By Leah Greenblatt
April 16, 2021 at 06:58 PM EDT
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Hope
Credit: Manuel Claro

Most of the attention paid to Scandinavian cinema this past year has fallen on the tipsy Danish dramedy Another Round, now nominated for two Academy Awards including Best International Feature Film — an unexpected but not entirely unsurprising outcome for a raucous, sozzled cherry bomb of a movie that is essentially a sort of midlife Rumspringa for its four male protagonists.

Norway's own Oscars submission, Hope (in limited release today) made the shortlist in that category but faltered at the final cut, perhaps in part because it hews so much closer to the type of film we expect from that part of the world: quiet, cool-toned, Nordicly restrained. But Maria Sødahl's unshowy drama is a minor-key beauty nonetheless; a sneakily profound portrait of marriage and mortality whose emotional heft is unpeeled in delicate but devastating layers.

Occupied with the daily grind of kids — they share six between them — and careers, Anja (Andrea Bræin Hovig) and Tomas (recent Chernobyl Emmy winner Stellan Skarsgard) have entered a stage of not entirely benign neglect in their relationship. When Anja, a choreographer, returns home from a work trip, the house is a modest wreck, and the career-oriented Tomas blithely unconcerned; why should he work harder at parenting than he has to, when the children are (nearly, not really) old enough to look after themselves?

Even Anja's persistent headaches he dismisses as the product of poor sleep and stress, until a kindly doctor delivers far more serious news: her cancer has returned and it's terminal, though there may be a chance for treatment. On the brink of the Christmas holidays, the couple are suddenly forced to confront a drastically altered future — and the slow-growth chasms that have crept between them.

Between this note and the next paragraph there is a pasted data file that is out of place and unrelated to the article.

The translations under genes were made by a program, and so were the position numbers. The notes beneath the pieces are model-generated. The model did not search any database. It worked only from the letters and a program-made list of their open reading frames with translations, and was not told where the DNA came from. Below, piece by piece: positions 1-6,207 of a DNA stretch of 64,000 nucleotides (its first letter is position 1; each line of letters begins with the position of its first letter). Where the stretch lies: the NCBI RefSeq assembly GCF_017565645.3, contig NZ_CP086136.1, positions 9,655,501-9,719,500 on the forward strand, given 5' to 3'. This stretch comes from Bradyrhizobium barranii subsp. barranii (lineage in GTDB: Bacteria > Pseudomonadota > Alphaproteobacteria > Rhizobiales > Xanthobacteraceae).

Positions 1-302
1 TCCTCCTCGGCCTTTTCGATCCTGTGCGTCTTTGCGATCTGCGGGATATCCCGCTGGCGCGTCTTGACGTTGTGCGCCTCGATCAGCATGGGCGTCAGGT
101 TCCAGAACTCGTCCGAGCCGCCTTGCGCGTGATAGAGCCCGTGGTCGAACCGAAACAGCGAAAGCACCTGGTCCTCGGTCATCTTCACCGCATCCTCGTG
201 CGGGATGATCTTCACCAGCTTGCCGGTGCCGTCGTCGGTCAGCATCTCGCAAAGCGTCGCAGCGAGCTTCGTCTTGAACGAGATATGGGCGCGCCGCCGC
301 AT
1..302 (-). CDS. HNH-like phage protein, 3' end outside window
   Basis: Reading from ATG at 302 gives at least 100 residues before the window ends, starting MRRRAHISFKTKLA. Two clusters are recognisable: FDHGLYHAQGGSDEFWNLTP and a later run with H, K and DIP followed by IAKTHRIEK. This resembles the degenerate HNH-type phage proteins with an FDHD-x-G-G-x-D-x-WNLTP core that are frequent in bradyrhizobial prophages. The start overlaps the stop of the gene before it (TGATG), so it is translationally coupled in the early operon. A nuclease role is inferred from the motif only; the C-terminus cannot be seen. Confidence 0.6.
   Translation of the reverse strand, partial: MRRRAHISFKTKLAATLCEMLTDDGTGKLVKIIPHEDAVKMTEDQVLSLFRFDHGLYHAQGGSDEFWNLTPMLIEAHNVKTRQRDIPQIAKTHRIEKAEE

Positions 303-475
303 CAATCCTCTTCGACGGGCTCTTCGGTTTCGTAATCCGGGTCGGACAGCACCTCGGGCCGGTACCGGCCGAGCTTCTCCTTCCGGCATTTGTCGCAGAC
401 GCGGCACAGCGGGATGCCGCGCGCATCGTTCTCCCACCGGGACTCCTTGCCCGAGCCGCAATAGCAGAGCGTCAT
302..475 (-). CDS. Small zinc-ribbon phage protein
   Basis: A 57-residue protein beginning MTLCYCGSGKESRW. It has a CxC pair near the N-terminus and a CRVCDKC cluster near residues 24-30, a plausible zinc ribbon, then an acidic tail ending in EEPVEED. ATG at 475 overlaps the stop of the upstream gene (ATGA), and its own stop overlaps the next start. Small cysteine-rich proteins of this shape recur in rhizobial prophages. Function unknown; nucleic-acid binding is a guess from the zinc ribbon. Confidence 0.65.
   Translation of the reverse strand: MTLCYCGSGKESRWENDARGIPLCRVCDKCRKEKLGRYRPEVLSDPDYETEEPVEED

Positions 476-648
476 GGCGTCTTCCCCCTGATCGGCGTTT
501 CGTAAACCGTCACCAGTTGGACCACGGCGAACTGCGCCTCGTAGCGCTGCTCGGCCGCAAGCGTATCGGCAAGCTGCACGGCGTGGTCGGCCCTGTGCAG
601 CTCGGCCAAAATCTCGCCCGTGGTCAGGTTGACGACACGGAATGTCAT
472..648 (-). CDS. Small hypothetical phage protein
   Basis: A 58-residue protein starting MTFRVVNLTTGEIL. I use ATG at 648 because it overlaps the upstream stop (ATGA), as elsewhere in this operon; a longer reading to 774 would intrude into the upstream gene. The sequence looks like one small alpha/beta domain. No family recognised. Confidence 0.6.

Director Maria Sødahl (Limbo) shoots it all with intimate, unfiltered naturalism: the cozy candlelit glow of a family gathered festively around the tree; the harsher halogen glare of hospitals and pharmacies. She also shines that unforgiving light on her protagonists, pain and shock and blame etched in every glance and whispered word as they struggle to cope with the uncopable.

But Hope has its title for a reason, too: As the film goes on, its sentiments don't exactly soften — Sødahl's script is unsparing in its portrayal of what it takes to face life-altering circumstances with a partner you no longer entirely trust or understand — but the full, flawed humanity of Hovid and Skarsgard's characters is imbued in nearly every scene, even their smallest interactions bearing the full weight of a long romantic history.

That kind of grown-adult storytelling, particularly in a foreign language, will probably be forever niche, but the movie may still get its wider audience after all; earlier this year, it was announced that Nicole Kidman had bought the rights and plans to star in limited-series remake of her own for Amazon Studios. If she does right by the story, she'll be lucky to make something half as lovely and resonant as what's already here. Grade: A–

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